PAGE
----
Eur J Clin Pharmacol. 2022 Jun 3. doi: 10.1007/s00228-022-03346-7. Online ahead of print.
PURPOSE: To conduct a systematic review to identify studies that assessed the association between CYP2C19 polymorphisms and clinical outcomes in peripheral artery disease (PAD) patients who took clopidogrel.
METHODS: We systematically searched Ovid EMBASE, PubMed, and Web of Science from November 1997 (inception) to September 2020. We included observational studies evaluating how CYP2C19 polymorphism is associated with clopidogrel’s effectiveness and safety among patients with PAD. We extracted relevant information details from eligible studies (e.g., study type, patient population, study outcomes). We used the Risk of Bias in Non-randomized Studies-of Interventions (ROBINS-I) Tool to assess the risk of bias for included observational studies.
RESULTS: The outcomes of interest were the effectiveness and safety of clopidogrel. The effectiveness outcomes included clinical ineffectiveness (e.g., restenosis). The safety outcomes included bleeding and death related to the use of clopidogrel. We identified four observational studies with a sample size ranging from 50 to 278. Outcomes and comparison groups of the studies varied. Three studies (75%) had an overall low risk of bias. All included studies demonstrated that carrying CYP2C19 loss of function (LOF) alleles was significantly associated with reduced clinical effectiveness and safety of clopidogrel.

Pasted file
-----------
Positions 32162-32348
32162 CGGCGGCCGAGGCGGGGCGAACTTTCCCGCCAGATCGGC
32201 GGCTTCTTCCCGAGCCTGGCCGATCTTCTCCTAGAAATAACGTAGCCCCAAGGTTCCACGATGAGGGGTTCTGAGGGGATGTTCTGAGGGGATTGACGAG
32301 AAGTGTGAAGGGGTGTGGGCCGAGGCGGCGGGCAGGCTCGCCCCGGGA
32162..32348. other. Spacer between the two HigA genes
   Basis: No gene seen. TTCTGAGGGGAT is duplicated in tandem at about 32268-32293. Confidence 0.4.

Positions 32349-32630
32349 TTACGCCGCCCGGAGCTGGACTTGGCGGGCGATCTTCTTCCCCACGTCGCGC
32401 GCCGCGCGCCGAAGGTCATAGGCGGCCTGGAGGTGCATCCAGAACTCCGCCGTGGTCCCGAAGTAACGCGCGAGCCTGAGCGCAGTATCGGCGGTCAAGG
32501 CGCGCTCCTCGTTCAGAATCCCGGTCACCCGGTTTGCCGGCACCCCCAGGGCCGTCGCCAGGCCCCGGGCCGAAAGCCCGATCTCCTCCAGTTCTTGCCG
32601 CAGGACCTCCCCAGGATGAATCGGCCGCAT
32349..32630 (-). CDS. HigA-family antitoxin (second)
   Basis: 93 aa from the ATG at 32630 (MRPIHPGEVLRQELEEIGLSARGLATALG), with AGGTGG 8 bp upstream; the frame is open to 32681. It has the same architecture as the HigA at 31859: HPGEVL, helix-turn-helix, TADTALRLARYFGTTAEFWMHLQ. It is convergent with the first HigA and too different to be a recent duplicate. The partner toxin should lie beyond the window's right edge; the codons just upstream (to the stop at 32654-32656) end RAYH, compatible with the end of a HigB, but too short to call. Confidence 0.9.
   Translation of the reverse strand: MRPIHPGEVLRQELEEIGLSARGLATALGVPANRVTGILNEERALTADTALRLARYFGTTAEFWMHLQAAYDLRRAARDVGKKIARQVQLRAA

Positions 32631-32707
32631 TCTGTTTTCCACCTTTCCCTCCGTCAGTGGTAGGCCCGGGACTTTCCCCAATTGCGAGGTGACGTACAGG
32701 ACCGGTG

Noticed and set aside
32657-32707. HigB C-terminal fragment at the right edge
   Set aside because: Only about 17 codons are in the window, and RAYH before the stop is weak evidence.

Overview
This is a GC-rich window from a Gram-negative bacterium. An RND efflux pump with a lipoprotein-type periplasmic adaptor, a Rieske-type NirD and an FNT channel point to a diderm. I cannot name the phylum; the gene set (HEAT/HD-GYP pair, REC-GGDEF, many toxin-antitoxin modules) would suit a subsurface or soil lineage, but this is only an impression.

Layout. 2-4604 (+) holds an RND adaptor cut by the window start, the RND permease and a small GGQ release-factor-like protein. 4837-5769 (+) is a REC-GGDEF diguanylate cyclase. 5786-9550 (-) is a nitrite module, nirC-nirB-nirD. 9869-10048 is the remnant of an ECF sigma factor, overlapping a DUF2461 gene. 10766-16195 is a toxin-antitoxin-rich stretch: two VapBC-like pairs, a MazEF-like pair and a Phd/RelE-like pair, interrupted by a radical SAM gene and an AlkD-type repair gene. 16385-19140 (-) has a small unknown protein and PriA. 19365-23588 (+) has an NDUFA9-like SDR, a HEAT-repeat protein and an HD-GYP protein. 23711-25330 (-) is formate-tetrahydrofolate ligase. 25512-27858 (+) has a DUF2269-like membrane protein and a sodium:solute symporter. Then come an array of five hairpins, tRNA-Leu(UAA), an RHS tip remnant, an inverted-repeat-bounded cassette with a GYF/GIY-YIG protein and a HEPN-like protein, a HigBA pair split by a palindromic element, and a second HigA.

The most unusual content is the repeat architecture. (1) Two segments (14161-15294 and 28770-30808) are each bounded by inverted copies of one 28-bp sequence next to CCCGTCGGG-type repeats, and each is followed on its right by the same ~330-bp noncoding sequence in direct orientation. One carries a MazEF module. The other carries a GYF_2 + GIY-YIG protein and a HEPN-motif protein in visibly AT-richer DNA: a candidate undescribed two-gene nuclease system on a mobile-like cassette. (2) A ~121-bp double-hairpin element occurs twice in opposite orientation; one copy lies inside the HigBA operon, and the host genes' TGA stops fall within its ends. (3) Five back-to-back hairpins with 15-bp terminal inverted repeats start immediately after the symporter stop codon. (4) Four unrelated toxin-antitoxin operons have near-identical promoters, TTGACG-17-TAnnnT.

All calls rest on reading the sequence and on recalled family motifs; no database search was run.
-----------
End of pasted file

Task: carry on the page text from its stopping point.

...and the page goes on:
CONCLUSIONS: Our systematic review showed an association between CYP2C19 LOF alleles and reduced functions of clopidogrel. The use of CYP2C19 testing in PAD patients prescribed clopidogrel may help improve the clinical outcomes. However, based on the limited evidence, there is a need for randomized clinical trials in PAD patients to test both the effectiveness and safety outcomes of clopidogrel.